Some sage advice for women taking up shotgun sports
Thursday, April 16, 2015
In January, the president of the National Shooting Sports Foundation discussed the findings of a new report, "Women Gun Owners: Purchasing, Perceptions and Participation." More than half (55.6 percent) of the female participants in the survey said they intended to purchase at least one firearm during the next 12 months.
With that in mind, women new to the shotgun sports should be aware of some challenges and nuances when purchasing a shotgun and learning to use it.
First, find a shotgun with a comfortable and safe fit. Shotguns at your neighborhood retailer are designed for a man who is 5-foot-9, 165 pounds, with a 33-inch arm length who wears size 40 regular — and they are simply too big for most women. Pull the trigger, and that shotgun will punch you hard. No fun!
There are five points where the shotgun meets your body: recoil pad against shoulder, cheek against stock, trigger hand on grip, trigger finger on trigger blade and left hand (for righties) on fore-end. Once these contact points are the correct dimensions, the shotgun is comfortable to shoot, swings easily, provides an unobstructed view down the rib and has nominal recoil.
A recoil pad like this one can be fine-tuned for both pitch and toe angles. You can also see the adjustable comb cut into the stock.
Unfortunately, the most common approach in fitting a shotgun to a woman is to cut a few inches from the butt-end of the stock (shortening the length of pull) while at the same time leaving the pitch of the stock untouched. The pitch is the angle of the stock butt. Women generally need "positive pitch" to avoid having the stock dig into you after a shot.
Likewise, women want a toe-out fit of the recoil pad. Make sure the stock doesn't rest on your bra strap. Ultimately, the recoil pad should sit in the "pocket" between your shoulder and chest.
Look for a so-called Monte Carlo stock that's bumped up to accommodate women's longer necks. Some shotgun stocks feature an adjustable comb that moves horizontally and vertically to tweak eye alignment down the rib. When the stock is the proper size, your finger should easily reach the trigger blade, and you should have clear view of the target.
This woman shows excellent form. Her cheek is firmly against the stock, and the recoil pad rests in the "pocket."
If you still have problems finding a well-fitting shotgun, explore the possibility of a shotgun specifically designed for upland bird hunting. Those shotguns could be up to one-half inch shorter (or more) than their clays-shooting counterpart, because field guns are expected to be used with bulky fall and winter clothing while clays shooting is generally for spring, summer and fall where you can get by with a thin shooting vest. The overall smaller dimensions just may work for you.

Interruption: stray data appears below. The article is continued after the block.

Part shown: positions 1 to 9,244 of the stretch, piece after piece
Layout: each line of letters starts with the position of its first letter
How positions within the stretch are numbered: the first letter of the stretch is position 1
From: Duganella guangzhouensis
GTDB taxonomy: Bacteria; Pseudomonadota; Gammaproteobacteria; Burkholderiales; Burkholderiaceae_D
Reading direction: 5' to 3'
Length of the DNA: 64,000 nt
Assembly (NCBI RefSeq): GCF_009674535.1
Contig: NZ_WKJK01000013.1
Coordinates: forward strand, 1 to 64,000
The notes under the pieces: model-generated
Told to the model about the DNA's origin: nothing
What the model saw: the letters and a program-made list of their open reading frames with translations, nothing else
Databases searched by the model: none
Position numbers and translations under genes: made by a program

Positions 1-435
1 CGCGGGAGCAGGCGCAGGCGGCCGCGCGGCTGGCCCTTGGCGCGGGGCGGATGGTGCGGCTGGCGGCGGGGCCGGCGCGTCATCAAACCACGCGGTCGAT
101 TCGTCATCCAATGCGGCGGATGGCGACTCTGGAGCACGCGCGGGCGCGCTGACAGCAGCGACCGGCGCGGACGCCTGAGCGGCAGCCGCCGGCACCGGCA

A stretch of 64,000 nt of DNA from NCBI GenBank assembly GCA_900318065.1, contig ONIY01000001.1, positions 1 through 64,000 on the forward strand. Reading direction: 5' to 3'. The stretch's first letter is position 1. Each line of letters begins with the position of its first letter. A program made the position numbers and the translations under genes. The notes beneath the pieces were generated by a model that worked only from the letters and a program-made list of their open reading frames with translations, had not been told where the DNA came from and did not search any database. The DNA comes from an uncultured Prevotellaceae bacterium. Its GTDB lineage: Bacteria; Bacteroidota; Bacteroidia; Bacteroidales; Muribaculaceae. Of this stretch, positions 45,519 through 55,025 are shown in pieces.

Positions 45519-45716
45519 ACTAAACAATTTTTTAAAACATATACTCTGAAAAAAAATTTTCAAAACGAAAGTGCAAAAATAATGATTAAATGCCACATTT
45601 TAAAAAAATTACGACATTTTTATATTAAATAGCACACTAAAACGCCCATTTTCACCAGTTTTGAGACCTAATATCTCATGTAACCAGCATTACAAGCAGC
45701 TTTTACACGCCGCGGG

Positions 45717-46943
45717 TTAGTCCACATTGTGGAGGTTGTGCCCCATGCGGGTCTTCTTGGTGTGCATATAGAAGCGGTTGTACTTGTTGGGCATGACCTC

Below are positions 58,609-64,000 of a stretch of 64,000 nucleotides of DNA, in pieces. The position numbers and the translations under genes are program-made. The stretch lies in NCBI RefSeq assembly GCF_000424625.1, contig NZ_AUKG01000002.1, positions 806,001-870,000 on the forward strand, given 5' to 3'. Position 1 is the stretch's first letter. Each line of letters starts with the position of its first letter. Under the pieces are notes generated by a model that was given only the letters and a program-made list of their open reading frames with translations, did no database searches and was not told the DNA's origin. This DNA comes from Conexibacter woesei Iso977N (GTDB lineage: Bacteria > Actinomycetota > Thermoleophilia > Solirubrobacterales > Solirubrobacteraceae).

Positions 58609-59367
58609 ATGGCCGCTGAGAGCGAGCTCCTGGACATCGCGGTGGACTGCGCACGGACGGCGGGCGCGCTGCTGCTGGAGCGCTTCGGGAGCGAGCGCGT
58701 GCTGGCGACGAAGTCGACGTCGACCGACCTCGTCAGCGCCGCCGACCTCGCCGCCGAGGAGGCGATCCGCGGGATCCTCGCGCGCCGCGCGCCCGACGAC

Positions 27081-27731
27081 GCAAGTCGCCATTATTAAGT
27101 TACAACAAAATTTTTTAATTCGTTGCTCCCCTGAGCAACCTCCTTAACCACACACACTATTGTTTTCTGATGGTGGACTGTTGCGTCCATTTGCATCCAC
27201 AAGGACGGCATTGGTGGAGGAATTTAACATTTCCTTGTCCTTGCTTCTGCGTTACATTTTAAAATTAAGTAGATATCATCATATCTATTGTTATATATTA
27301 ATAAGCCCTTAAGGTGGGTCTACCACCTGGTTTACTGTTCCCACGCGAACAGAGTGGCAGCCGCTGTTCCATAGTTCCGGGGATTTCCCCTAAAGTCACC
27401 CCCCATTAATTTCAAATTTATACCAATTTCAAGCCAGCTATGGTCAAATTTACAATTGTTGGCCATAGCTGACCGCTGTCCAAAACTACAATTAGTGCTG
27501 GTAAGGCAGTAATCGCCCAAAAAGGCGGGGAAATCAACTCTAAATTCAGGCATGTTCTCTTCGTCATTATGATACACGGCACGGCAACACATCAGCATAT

The woman shooting here demonstrates the "nose over toes" position essential to successful wing and clays outcomes.
When the shotgun fits correctly, you'll easily slip into the ideal shooting position, which is "nose over toes." For a right-handed shooter, you'll bend your left knee a bit and lean forward enough so that your nose pretty much aligns over your left toes. That helps ensure a proper gun mount to minimize recoil and maximize your gun swing.
Now that you're ready to shoot, you may find yourself the beneficiary of free advice from the guys. Most of them have good intentions, with no qualms about approaching you uninvited and telling you why you're missing a target. When it comes to taking guidance on shotgunning, only listen to people you trust and who know your strengths and liabilities. Otherwise, you'll lapse into a tailspin of confusion.
Confidence is a big part of successful wing and clays shooting and often eludes new wing and clays shooters. Believing you can actually hit the target plays a deciding role in the outcome.
With that in mind, one of the best ways for any new shooter to boost her confidence is with her call. You should call "pull" for a clay target with conviction. Don't call "pull" like you're asking permission. Your call doesn't have to be loud, but it should be authoritative to get you in the right mindset.
Not all women wear jewelry, but those who do should leave dangling earrings and loose bracelets at home. Larger items of jewelry can scratch the wood on your shotgun or inhibit your shooting.
And remember, always follow the fundamentals of gun safety and the rules of your local shooting club.
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